Our studio guest Thomas Reiter, Astronaut and Director of Human Spaceflight (ESA), discusses the subject: "Race to Space".
DW: It was in 1972 that man for the last time set foot on the moon. Why should we actually go back? Just because the Chinese want to go up there?
Thomas Reiter: There are still a lot of things to learn on the moon. It's basically a history book of our own planet. The regions that were visited in those days were geologically not so interesting. Now we are focusing more on the polar regions. We still need to develop technologies because all this knowledge of the 1960s and the beginning of the 70s is gone. And therefore, it's good to go back.
But in order to find out about the origin of the moon and about our own origins, we don’t have to send up people – you could send up machines and robots. Why aren’t they good enough?
Robots can bring some information back. But humans, with their specific capabilities – cognitive, sensory and manipulative capabilities – are so unique that they cannot be replaced, at least today, by a machine.
Computers and robots are replacing us in all the technological fields. And they’re doing a pretty good job with satellites, also.
But not in this combination. Just imagine if things do not go as planned – in order to repair systems, in order to react intuitively to a situation that was not known before – this is still not possible with a machine. Humans are very unique in that respect.
But that means the European space agency is still sticking to the plan to send a man to the moon, and maybe to Mars?
We are currently preparing a program to send a so-called lunar lander, to the south pole of the moon in order to develop the necessary technologies for precision landing, for obstacle avoidance, also for some scientific objectives that we try to find out. And also the same is valid for Mars. But the alternative goal, of course, is that humans will follow, to the moon, and alternatively, to Mars.
Should we maybe better cooperate with the Chinese, then, instead of the Americans?
Well, obviously such exploration endeavors are very expensive, and therefore it is very good to do that with international cooperation. And I don’t want to ask the question: either the Chinese, or the Americans. I hope that once the time comes, we do that all together.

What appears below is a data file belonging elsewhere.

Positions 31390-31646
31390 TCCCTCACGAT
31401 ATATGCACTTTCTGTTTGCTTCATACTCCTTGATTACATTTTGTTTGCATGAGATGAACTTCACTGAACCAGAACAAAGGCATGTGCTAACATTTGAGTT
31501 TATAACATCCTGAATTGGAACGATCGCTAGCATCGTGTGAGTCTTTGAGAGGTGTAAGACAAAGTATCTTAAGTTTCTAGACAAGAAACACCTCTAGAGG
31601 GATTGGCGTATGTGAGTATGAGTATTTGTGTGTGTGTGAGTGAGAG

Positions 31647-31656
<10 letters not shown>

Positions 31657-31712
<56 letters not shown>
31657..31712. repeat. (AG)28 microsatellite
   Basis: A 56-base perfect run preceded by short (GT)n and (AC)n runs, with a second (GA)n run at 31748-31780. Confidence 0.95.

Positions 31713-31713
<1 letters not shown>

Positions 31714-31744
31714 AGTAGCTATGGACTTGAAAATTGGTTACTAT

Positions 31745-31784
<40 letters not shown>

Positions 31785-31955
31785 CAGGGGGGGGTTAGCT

What’s the biggest challenge to bring a person up to Mars?
There are still some hurdles that we have to take in developing technologies, for example, related to propulsion, life support systems, the overall logistics, and of course cosmic radiation, which is a problem once we are on the trip to our neighboring planet. I have no doubts that these technologies can be developed, and in fact we are using ISS already today as a platform for the further development of such technologies that we are ready, once the time is there, to send people to Mars.
And in terms of the cosmic radiation, is there a chance to shield that, actually?
Yes, for example, we are developing new materials, light-weight materials, that can shield such spacecraft. Of course, we can not use lead for this purpose. There,I think there we still have to have more advances. But again, ISS is used already today for exactly this purpose.
But then, actually, to get onto Mars you’d have to have a station on the moon first, is that correct?
That is one option, there are various scenarios possible: launching from earth orbit, meaning assembling a spacecraft from earth orbit, and launching from there. Or launching from the surface of the moon. There are advantages and disadvantages, but both would be possible.
The last price guess I heard was 400 billion dollars for sending a man to Mars. Do you think society will be able to bring up the money to meet that goal?
Well, I don’t know if this value is correct. But one thing is for sure – this is calling for an extended international cooperation, and as China is now making a big step forward, I think this is a good sign that we can all together achieve this fantastic goal.
And would that be something for you, to go up to Mars?
Oh, definitely. I would dream of being with my own feet on the surface of another planet. But I would be very happy if I could observe it in front of the TV, and see one of our young colleagues stepping on the surface of Mars.
(Interview: Ingolf Baur)